It is important to consider how we handle anger, frustration and disappointment with one another. After all, our children are watching.

Feel the need to talk this through further? You could start by talking to us on our online forum, from the 32,000 dads on forum - you’ll probably come across someone who has been in your shoes but a little further on in the journey to be able to offer you support.

Want to read some of our related article on this subject? Take a look at these...





[1] Reynolds, J, Houlston, C, Coleman, L and Harold, G (2014). Parental Conflict: outcomes and interventions for children and families. Bristol: Policy Press.

[2] Harold, G. Acquah, D, Sellers, R and Chowdry, H (2014). What works to enhance inter-parental relationships and improve outcomes for children? London: Department for Work and Pensions.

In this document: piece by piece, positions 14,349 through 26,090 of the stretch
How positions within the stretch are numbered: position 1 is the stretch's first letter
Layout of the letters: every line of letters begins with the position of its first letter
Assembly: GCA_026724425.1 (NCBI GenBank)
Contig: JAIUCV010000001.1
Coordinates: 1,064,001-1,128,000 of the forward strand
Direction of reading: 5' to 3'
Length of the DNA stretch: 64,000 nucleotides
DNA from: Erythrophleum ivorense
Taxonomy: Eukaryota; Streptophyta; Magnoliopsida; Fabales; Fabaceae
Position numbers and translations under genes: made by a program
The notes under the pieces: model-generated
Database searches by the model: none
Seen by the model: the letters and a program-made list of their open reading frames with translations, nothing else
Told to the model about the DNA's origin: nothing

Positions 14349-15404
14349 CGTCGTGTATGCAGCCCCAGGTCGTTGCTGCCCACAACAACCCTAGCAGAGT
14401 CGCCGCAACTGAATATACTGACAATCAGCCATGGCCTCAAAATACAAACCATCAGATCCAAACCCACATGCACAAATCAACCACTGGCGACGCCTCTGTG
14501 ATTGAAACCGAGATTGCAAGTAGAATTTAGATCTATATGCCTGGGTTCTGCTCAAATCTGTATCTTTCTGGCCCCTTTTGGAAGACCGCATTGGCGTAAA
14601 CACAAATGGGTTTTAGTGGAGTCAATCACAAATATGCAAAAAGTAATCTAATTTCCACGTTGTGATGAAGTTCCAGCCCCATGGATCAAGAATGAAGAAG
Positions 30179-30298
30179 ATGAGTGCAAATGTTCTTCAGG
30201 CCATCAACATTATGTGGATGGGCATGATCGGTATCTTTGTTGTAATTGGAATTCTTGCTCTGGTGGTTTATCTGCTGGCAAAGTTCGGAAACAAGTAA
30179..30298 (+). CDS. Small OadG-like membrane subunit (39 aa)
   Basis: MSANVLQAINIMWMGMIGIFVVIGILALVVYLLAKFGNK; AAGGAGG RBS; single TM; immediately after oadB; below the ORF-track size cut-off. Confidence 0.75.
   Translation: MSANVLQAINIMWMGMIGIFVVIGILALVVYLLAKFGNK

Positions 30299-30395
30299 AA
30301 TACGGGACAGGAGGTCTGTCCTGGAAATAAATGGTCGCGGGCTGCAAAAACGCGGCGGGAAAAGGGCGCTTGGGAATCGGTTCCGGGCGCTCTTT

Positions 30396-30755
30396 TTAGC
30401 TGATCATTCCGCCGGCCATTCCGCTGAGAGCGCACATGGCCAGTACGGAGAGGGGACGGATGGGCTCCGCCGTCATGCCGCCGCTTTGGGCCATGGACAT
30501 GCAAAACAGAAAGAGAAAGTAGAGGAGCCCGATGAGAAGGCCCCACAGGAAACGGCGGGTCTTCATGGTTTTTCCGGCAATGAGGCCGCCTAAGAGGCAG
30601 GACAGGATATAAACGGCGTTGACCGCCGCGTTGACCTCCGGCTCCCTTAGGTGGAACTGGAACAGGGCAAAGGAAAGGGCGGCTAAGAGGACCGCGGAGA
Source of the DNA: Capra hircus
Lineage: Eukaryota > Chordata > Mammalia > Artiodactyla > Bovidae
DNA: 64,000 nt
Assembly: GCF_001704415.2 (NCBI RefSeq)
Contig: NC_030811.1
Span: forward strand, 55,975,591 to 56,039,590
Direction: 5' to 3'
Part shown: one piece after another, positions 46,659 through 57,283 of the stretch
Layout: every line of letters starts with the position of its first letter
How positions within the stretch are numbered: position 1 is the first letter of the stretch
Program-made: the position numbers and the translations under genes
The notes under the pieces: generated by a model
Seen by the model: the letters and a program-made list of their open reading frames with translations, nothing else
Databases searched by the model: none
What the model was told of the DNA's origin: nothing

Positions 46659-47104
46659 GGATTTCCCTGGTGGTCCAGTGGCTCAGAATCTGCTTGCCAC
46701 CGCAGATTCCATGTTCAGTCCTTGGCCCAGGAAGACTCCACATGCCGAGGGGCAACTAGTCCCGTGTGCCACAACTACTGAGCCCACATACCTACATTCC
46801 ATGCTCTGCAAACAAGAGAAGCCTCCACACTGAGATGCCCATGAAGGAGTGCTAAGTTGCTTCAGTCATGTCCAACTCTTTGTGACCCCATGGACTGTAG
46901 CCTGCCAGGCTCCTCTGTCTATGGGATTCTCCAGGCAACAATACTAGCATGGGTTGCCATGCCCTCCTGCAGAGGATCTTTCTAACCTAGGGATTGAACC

Author: Kiran Kaur, updated on January 31 2018. 

Hide comments (1)


  • Guest
    Stuart Watson Thursday, 20 April 2017

    The article raised my hopes .... then provided few tools or thoughts.

    It read; "such as by staying calm, engaging in problem-solving, and displaying positive behaviours, such as affection if possible". Well, that is stating the blindingly obvious .

    Sadly I've struggled to stay calm, for example on the easter weekend I had to make three separate journeys to my ex's home to collect my boys ( 9) and (13). On the third visit she was still obstructive and I left with only the 13-year-old boy. My ex is a GP, you might expect higher standards of behaviour. She is stubborn, aggressive, belligerent and obstructive.